Zak Smith in conversation with Cosey Fanni Tutti
Strange Forms of Discipline
You find out about Cosey Fanni Tutti’s various bodies of work by rumor or implication—did you know that someone once did this? Did you know it was the same woman who did that?
Cosey started out as a little girl named Christine Newby, in Hull, in the U.K., in 1951. She became a major force in COUM Transmissions, an experimental performance collective that moved in the same circles as Anish Kapoor, Carolee Schneemann and Fluxus—then she moved on. She helped invent industrial music via a strict regime of guitar abuse as one quarter of the punk-era experimental combo Throbbing Gristle—then she moved on. She made sexually charged performances and installations risky enough to enrage Tory MPs and disturbing enough to turn the stomachs of artists who are still celebrated today as transgressive pioneers—then she moved on.
Sentences that usually sound like art-school posturing are, here, coldly accurate: Cosey isn’t in it for the fame. Cosey doesn’t care about money. Cosey breaks the rules. Cosey’s ex threw a shoe at her head and she politely asked for the other one to keep the pair together. Cosey was in an illegal porn orgy that got raided by the police and everyone panicked until they realized the cops were part of the movie. Cosey’s art is her life. Cosey was ahead of her time. Cosey was a true original. Cosey is forever experimenting. Cosey DGAF. Cosey incarnates total risk, freedom, discipline.
These days she makes music with her longtime partner and Throbbing Gristle veteran Chris Carter as half of “Chris and Cosey” and with Nik Void as one-third of “Carter Tutti Void.”
In Art Sex Music, the mother of all musician-artist-pornstars unpretentiously records how that happened.
Zak Smith: You describe your motivation for a lot of the early projects by saying you were trying to transcend your personal boundaries—but you don’t actually talk a lot about what those boundaries are. What was holding you back?
Cosey Fanni Tutti: I think the impulse came from—it was quite a subliminal thing really—came from the fact of being born in the era where women were subservient to men. We had our lives planned out for us really with sort of limited choices—but I was also lucky that I was born into the ’60s when people started challenging that and looking for an alternative way of life.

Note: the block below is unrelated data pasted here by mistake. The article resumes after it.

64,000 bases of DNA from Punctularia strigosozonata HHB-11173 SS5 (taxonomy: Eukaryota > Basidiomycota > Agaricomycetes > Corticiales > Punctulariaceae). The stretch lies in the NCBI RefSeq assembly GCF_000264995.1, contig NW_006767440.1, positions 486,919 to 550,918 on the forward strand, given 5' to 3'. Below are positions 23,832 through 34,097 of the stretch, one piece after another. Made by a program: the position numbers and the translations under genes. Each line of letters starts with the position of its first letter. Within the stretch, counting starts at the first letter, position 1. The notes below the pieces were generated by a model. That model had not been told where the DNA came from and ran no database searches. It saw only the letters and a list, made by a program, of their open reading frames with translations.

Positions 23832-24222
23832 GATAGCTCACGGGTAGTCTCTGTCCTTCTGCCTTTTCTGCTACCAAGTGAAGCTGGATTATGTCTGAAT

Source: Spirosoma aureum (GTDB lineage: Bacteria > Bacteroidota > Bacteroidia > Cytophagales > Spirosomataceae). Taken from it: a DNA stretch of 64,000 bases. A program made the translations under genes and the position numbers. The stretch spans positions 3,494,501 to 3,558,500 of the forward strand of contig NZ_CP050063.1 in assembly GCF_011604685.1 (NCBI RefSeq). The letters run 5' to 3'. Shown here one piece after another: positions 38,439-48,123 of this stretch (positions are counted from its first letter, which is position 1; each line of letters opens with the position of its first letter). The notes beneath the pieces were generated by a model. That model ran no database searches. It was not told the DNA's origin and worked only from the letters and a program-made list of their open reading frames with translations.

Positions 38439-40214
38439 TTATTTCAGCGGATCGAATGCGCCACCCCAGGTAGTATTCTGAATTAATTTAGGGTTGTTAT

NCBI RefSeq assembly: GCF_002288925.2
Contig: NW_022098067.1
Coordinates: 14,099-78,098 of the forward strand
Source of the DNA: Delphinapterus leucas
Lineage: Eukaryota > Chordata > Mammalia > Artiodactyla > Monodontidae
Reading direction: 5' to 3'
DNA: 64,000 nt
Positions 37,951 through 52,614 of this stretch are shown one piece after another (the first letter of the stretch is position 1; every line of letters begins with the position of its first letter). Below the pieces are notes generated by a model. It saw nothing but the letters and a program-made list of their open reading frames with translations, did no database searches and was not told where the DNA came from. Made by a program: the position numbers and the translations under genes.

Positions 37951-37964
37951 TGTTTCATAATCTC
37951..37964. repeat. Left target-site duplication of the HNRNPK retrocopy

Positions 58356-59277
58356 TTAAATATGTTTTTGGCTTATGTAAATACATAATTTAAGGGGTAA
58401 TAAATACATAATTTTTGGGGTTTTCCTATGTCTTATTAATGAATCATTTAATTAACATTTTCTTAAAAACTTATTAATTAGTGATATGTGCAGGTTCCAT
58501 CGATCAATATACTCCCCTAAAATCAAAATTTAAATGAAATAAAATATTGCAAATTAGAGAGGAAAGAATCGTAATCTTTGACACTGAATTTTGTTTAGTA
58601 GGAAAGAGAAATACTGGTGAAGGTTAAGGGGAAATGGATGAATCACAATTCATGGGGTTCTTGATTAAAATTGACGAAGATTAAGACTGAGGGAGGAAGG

So, as a very small child I was pretty rebellious anyway and I don’t know where that came from. I have no idea, my mum always used to say I was like my father, he must’ve been a bit of a …troublesome child because he was put out to another family at quite a young age.
Well there was that great story where he tells you to go over to another girls’ house with a pair of scissors and go “If you mess with me again I’m coming back with these scissors.”
They were garden shears for trimming the hedge, they weren’t even hand scissors. So, it’s like—yeah they’re like scissors but pretty big, so—yeah—it was a weapon.
My father, y’know, had wanted a boy so he kind’ve tried to make me like a boy in a way—which I’m pretty pleased about because it made me straddle the male-female gender issues and I think possibly that’s why things turned out the way they did for me. Because I grew up feeling that I had the right to do what both sexes did at the time.
It often seems like—especially in the early days, with everyone living and working in close quarters, until Chris shows up—you had to take care of everyone and make sure they were accommodated on top of your own experiments.
Yeah, but in a way it was also a way of me controlling my own situation, because whatever they were doing impacted on me. If the house wasn’t clean it impacted on me, if there wasn’t food on the table that was something I had to deal with. So in some ways you have to turn it around a little bit and think of me trying to keep control of my own world and myself in relation to other people trying to control me.